One thing I have a lot of from this trip is video. Moments that I was able to save. They tell only snippets of what happened, but sometimes when you string them together, they tell more of a story then you ever thought.
So this is an attempt at a story. Just like these writings are trying to tell a story. I hope you enjoy it
Talker always holds a special place in my heart.
I met him in passing just north of Erwin, TN while I was hanging out with Rob Bird, but I never actually talked to him until Kincora Hostel. He had been hiking with Johnny Thunder, Burgundee, Saga, Delorean, Skittles and Rambo. They are all pretty awesome people, but Talker is special.
Talker is a wonder person: intelligent, witty, mature and incredibly funny. But he does have a tendency to get involved with silly silly bets. Bets that no one has a chance of winning.
One of those took place in Damascus, at Trail Days.
Our medium of exchange was slap bets and ice cream novelty bets. You could bet on anything and we routinely did. Everything from how many nutri-grain bars one could eat (Saga got to 12 out of her 25 she thought she could do) to where you would end up that day.
At Trail Days, Talker tried the impossible.
Talker took a slap bet, thinking he could eat a 100 pop-tarts.
To be fair, he probably wasn’t in a sober state of mind when this bet was proposed, but he took it without a second thought. The bet was as follows: 100 poptarts before 10pm. He could get up at anytime and start eating, there would be a mix of flavors and they didn’t have to stay in his body for longer than it took to swallow them. He could purge himself anytime.
All this for the opportunity to slap Johnny Thunder.
Talker got up around 8am and decided to make an honest effort to start. He started with fruit flavored toaster pastries around 9am. He didn’t have any water to start, which was the beginning of his downfall.
“These feel like rocks in my stomach. Like a giant brick of awful”
After only 5 pop-tarts, I think Talker started to realize that this might be a bad idea. At 7 he decided it was time to pound some water.
“I need to drink like a gallon of water. Something. Because this is terrible”
At pop-tart 11 he decided he need to puke. He tried. He really did. But he just couldn’t.
“It feels like they are all glued together in there.”
He had consumed strawberry, blueberry, confetti cake and found that he couldn’t get rid of them. This didn’t bring any hope for finishing. He shrugged his shoulders however and decided to press on. Right on into a new box. Of Cinamon.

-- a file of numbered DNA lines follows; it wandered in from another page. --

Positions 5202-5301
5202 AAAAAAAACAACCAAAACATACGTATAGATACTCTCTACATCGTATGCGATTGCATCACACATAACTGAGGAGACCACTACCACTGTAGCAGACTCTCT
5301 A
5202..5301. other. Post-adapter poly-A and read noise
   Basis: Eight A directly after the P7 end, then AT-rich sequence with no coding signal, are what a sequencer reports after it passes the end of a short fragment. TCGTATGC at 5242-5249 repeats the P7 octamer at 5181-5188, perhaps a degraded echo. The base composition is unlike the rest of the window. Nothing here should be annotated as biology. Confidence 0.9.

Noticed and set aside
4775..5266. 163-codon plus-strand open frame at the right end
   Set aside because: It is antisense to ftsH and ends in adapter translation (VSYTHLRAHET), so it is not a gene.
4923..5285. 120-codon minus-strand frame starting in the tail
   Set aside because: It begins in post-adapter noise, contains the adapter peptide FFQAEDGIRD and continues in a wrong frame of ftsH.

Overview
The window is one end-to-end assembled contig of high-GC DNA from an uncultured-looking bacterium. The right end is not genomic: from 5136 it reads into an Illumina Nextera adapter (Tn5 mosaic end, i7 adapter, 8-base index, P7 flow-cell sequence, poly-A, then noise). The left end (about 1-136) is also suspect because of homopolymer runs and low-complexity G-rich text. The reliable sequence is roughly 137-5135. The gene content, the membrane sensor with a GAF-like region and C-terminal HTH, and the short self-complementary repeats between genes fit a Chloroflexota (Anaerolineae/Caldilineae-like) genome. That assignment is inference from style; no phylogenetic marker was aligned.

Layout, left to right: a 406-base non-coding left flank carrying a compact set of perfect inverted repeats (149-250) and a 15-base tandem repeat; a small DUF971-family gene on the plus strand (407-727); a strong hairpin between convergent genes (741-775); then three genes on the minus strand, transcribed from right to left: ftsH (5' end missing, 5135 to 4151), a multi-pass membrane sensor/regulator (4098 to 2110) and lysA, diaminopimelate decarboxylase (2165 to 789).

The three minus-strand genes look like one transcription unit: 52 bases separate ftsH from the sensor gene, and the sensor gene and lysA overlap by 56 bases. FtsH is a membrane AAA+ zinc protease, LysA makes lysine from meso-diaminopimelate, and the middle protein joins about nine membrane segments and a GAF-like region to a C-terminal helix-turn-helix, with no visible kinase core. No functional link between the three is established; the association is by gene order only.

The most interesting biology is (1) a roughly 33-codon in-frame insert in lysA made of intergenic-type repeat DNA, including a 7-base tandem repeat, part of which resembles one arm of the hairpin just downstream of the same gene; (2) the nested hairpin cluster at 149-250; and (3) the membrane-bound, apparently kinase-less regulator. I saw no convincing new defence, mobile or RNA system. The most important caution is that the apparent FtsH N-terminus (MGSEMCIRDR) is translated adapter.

3 more pop-tarts, more water and another attempt to remove pop-tarts from his system yielded no results. Pop-tart 14 seemed like a terrible idea to have tried to eat.
“If I stand on my head, maybe that’ll help with the puking right? Gravity will help…”
It’s worth a shot right? He got up against a tree, had two people hold his legs and tried to shove his fingers in so he could puke. No joy. No option but to keep going.
He opened a box of fudge pop-tarts.This was a mistake.
Talker somehow managed to eat 17 pop-tarts. We later figured out that if he had eaten all 100, he would have consumed something in the neighborhood of 22,000 calories, enough sugar to put himself into diabetic shock and acquire type 3 diabetes and probably would have been the most miserable human being on the face of the earth.
All this to slap Johnny Thunder
“I’ll never eat pop-tarts again”
5 months later, Talker was again eating pop-tarts in the Hundred Mile Wilderness. He had found the strength to eat those deliciously terrible toaster pastries again. I don’t envy him them.
Johnny Thunder redeemed his slap in a most wonderful way, but that’s a story for another day.
“When this is all over, you’re going to go home and mope. You’ll miss it. Then you’ll open up a new savings account and start putting money in for the next adventure. Because that’s what you’ll feel like you need. A new adventure on another trail.”
When I heard this last year, I didn’t believe it. Why would I want to put myself through more pain and agony. I was already exhausted, tired and starting to worry about the money and I was only 450 miles into my Southbound Appalachian Trail hike. Why would I want to do this again?
I found out why. I learned why I loved the Trail – the people, the places, freedom and solitude but also the camaraderie and love from everyone.
Backpackers are an odd breed. We go out for days, weeks or months at a time, carry our whole lives on our back and survive with just ourselves. It’s the most selfish thing you can do in a way – look out for just yourself. But it’s also the most freeing.
It’s an addiction really. That pull back to the mountains or the flat lands. To the dirt under your feet and the sky above your head with your only true care being what you’ll eat next and if it’ll rain.
So this is a start. A new savings account for a new adventure. What will that next adventure be, when will it happen? I’m not sure yet. It could be the Pacific Crest Trail, it could be a canoe down the Shenandoah River. Whatever it is though, it’ll be mine.
It all starts with the $5.36 in my new savings account.